Advantage: How American Innovation Can Overcome the Asian Challenge
An in-depth examination of Asia's rapid rise in educational achievement and entrepreneurship, and recommendations for how America can meet and overcome this challenge.
Published: Monday, February 28, 2011
A contrarian analysis of how the United States can succeed in the technological race with Asia. The emergence of India and China as economic powers has shifted the global landscape and called into question the ability of the United States to compete and maintain its technological lead. Advantage sorts out the challenges the United States faces and focuses on what drives innovation, what constrains it, and what advantages we have to leverage. Recasting the stakes of the debate, Adam Segal, an expert on technology and foreign policy, makes the compelling case for the crucial role of the “software” of innovation. By strengthening its politics, social relations, and institutions that move ideas from the lab to the marketplace, the United States can play to its greatest economic strengths and preserve its position as a global power. With up-to-the-minute economic and political data, this is a resounding call to tie innovation to larger social goals in an age of global science and technology.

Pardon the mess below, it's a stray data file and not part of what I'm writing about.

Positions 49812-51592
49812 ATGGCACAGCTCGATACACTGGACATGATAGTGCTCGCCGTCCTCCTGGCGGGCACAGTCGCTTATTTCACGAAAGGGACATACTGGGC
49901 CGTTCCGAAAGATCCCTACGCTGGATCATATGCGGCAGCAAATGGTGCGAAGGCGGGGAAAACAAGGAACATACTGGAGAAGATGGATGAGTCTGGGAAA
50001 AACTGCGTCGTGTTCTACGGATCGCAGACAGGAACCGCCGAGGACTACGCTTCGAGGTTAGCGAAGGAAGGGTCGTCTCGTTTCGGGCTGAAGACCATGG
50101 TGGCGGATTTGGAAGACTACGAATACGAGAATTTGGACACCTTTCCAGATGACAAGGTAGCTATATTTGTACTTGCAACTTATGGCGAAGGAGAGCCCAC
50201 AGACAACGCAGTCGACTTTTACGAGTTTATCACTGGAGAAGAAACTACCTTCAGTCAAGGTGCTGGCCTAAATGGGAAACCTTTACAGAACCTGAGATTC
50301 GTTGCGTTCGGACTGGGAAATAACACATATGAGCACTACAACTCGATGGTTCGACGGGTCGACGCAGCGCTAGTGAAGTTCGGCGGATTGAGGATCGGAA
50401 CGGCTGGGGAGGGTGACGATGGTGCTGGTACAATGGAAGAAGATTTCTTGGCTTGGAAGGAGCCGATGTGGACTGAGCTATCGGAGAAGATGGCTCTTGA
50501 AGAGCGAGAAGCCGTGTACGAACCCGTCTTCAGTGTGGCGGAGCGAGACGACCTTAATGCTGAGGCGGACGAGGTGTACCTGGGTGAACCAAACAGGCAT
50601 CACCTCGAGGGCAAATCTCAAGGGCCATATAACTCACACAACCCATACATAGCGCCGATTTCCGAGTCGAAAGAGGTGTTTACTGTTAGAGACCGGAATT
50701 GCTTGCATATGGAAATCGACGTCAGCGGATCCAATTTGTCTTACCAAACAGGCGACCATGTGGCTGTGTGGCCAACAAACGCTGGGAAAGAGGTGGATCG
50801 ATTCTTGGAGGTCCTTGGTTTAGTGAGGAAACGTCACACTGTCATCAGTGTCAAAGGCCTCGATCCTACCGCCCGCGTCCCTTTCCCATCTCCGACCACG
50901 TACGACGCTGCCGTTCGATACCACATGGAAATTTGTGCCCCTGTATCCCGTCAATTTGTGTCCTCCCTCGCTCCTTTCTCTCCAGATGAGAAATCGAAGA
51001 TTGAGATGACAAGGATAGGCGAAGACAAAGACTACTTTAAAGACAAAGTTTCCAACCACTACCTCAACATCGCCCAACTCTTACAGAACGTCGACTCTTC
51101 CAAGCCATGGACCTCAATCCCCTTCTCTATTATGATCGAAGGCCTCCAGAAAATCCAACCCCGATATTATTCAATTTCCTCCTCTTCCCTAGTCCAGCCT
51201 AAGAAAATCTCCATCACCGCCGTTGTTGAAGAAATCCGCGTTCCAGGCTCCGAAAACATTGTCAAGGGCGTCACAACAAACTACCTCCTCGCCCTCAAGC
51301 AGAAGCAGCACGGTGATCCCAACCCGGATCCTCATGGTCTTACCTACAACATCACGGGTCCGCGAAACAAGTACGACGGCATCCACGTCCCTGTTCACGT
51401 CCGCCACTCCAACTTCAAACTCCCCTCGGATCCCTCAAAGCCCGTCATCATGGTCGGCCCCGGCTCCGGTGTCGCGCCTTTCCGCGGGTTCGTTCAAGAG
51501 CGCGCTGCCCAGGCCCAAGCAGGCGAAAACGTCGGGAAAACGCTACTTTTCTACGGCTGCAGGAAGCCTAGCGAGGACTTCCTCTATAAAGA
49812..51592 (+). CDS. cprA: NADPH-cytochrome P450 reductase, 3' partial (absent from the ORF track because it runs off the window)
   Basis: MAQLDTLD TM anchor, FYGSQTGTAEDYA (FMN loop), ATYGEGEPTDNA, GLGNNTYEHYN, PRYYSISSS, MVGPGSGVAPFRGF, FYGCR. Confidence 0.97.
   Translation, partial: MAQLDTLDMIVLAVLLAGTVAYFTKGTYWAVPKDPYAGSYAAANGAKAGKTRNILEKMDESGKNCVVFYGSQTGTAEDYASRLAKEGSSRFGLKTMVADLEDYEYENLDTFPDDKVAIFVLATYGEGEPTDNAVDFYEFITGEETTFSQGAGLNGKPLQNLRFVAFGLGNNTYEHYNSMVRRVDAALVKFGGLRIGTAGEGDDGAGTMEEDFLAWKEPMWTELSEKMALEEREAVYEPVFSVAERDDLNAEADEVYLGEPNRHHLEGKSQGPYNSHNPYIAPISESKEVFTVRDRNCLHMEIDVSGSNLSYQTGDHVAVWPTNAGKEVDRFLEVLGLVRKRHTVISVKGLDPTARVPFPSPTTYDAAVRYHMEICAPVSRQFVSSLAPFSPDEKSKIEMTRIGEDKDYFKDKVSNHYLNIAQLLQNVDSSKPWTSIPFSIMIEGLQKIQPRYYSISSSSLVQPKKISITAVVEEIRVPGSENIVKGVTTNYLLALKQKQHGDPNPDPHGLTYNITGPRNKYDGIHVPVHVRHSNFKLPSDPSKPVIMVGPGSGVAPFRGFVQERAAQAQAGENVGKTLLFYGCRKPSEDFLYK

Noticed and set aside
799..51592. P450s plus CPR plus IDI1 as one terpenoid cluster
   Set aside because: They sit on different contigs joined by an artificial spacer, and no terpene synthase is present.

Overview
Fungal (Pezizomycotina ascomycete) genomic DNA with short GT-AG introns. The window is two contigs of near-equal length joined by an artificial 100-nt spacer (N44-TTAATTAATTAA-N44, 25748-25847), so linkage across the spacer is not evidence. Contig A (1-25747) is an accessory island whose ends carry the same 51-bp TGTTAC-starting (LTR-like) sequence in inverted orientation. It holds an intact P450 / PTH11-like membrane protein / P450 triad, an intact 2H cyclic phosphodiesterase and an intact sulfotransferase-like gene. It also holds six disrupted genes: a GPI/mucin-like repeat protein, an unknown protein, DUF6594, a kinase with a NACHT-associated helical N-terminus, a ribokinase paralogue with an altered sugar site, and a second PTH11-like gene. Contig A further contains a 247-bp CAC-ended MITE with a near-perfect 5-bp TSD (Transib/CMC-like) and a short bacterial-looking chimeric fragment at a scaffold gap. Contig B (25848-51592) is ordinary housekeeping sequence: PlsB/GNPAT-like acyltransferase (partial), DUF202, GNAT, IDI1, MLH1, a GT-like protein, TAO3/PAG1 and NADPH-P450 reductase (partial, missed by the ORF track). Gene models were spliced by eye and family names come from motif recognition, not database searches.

Adam Segal is the Ira A. Lipman senior fellow for counterterrorism and national security studies at the Council on Foreign Relations (CFR). An expert on security issues, technology development, and Chinese domestic and foreign policy, Dr. Segal currently leads study groups on cybersecurity and cyber conflict as well as Asian innovation and technological entrepreneurship. His forthcoming book Advantage: How American Innovation Can Overcome the Asian Challenge (W.W. Norton, 2011) looks at the technological rise of Asia. He is a research associate of the National Asia Research Program and was the project director for a CFR-sponsored independent task force on Chinese military modernization.